A Manchester (UK) man boarded a bus wearing a snake wrapped around his neck and mouth.
Officials’ comments on what constitutes a suitable face covering: “While there is a small degree of interpretation that can be applied to this, we do not believe it extends to the use of snakeskin – especially when still attached to the snake.”
A broken ventilation system in a Swiss chocolate factory led to cocoa powder raining (or snowing, if you prefer) down on nearby towns.
The company says one car was lightly, and possibly deliciously, coated. It has offered to pay for any cleaning needed but hasn’t yet been taken up on the offer. — AP
I’ve got to say, I’d prefer a light dusting of cocoa to the wildfire smoke we’ve got around here.
Remember the opening from the 1980s Flash Gordon, where the villain has a dashboard with buttons labeled with various disasters? He used it like a sound effects board: Press the Earthquake button and it would trigger an earthquake. Press the Hurricane button and trigger a hurricane. Press the freaking Hot Hail button and it would trigger a fiery hailstorm. (seriously).
I kinda feel like “Murder Hornets” is another button on that patch board.
For what it’s worth, the Smithsonian has a more…measured take on them: No, Americans Do Not Need to Panic About ‘Murder Hornets’
The Asian giant hornet, seen for the first time in North America in 2019, is unlikely to murder you or U.S. bees, according to Smithsonian entomologist
This is fascinating: A college theater production of Sophocles’ “The Women of Trachis,” a rarely-performed Greek tragedy, was interrupted by the pandemic. It’s been transformed into a one-night only automated performance featuring video clips of the actors (each sheltering in place at home), collected by TikTok and iMovie and assembled by the director to be shown in an empty theater.
As director Michal Zadara puts it, “It’s theater for nobody.” It’s kind of mind-bending in the way it makes you think about the very nature of performing arts and stories — and more, the kind of story it is.
No one on stage.
No one in the audience.
A tragedy that no one will see.
I’ve been looking through photos from back when we could, you know, go places and found a set from the hills above North Tustin during a year that we got enough rain to turn the hills green. There were some really clear shots of Peters Canyon, Saddleback, and even some south Orange County hills that I couldn’t identify. There was a spot that I remember being a turn-out that’s finally eroded away to the point that it’s been fenced off.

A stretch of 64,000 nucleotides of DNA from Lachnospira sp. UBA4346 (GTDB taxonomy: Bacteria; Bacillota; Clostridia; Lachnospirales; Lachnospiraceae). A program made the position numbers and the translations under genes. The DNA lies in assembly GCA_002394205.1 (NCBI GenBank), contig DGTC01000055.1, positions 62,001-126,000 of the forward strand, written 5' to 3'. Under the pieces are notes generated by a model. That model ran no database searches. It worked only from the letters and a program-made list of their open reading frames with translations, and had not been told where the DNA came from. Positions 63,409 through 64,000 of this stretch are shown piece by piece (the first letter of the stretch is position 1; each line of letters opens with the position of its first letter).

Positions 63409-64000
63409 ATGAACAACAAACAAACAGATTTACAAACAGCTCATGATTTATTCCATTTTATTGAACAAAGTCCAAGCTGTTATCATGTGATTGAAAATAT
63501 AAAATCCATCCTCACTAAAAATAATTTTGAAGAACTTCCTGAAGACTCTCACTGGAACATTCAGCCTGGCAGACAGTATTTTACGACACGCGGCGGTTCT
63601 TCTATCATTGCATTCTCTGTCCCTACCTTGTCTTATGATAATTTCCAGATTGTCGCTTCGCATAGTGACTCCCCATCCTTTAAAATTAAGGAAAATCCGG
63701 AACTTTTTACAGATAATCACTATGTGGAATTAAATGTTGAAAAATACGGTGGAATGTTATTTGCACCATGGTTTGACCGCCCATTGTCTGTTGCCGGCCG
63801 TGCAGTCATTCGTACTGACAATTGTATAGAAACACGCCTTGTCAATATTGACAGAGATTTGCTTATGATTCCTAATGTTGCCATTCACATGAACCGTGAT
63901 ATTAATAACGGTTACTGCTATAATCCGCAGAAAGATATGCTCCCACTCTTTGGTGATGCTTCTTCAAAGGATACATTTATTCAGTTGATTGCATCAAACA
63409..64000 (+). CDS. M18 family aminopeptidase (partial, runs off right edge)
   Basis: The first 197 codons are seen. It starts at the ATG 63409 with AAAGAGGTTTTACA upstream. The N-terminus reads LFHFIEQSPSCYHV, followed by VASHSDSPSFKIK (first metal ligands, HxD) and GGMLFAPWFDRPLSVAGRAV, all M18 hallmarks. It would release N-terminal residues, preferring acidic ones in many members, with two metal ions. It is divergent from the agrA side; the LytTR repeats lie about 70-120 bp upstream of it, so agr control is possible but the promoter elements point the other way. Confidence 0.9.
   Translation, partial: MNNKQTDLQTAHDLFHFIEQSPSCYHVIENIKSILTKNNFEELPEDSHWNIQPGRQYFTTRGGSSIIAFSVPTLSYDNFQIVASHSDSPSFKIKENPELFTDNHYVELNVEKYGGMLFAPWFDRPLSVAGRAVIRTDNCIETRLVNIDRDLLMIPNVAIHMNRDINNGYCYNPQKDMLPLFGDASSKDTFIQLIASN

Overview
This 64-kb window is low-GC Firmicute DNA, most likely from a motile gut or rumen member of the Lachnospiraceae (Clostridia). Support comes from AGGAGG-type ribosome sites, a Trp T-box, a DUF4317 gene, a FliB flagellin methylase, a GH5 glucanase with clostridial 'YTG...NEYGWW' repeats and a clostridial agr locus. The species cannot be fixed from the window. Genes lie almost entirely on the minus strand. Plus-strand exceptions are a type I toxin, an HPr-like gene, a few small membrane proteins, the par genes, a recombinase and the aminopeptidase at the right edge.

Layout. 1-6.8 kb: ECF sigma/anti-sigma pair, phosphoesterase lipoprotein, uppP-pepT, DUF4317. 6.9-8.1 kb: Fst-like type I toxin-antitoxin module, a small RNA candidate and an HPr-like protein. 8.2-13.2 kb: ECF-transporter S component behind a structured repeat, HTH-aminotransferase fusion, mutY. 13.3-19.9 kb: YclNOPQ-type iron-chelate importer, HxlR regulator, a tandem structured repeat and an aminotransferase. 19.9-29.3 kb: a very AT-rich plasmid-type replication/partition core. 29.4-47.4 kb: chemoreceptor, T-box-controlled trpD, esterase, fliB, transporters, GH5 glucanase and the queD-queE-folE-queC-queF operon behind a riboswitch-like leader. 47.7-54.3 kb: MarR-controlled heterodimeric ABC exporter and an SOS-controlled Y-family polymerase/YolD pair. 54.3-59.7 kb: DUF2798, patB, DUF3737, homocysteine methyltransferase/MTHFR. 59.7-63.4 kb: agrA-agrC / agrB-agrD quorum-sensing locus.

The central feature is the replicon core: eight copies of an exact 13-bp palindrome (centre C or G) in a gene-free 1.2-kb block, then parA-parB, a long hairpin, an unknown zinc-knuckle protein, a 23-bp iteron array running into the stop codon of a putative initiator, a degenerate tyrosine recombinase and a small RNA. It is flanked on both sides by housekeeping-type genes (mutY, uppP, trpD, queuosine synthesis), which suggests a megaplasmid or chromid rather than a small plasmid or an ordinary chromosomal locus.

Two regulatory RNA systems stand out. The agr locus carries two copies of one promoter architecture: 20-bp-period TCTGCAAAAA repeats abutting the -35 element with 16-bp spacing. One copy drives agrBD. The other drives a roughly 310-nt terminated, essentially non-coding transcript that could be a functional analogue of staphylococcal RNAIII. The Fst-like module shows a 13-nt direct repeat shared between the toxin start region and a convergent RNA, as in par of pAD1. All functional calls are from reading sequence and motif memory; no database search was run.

And there was this gate, which I think might have been across the road to Camp Myford, a Boy Scout camp on the Irvine Ranch that closed back in the late 1980s. I remember working as a camp counselor for a Cub Scout day camp during the last month — possibly the last week — it remained operating, before the bulldozers came in.
I remember lots of eucalyptus trees, hiking trails and dirt roads, a couple of buildings (though I couldn’t tell you what was in them), a fire ring, and a whole lot of giant pipes that were going to become the sewers and storm drains of the housing tract that was going to be built any moment now. And I remember being told in no uncertain terms that we were supposed to watch our language around the impressionable younger boys (who were, of course, a lot more foul-mouthed than we were).
And I found this article from the Tustin Area Historical Society, summarizing the history of the canyon as far back as the Mexican Rancho system, when it was named Cañon de las Ranas (Canyon of the Frogs) because it drained into the Newport Back Bay, known then as the Marsh of the Frogs.
Peters Canyon was once Canyon of the Frogs
Camp Myford, an Irvine Co. gift to the Orange County Council Boy Scouts of America, was named for James Irvine’s youngest son. Peter’s Canyon Regional Park offers a well-used oasis of wilderness amid the sprawl of development in the North Tustin area…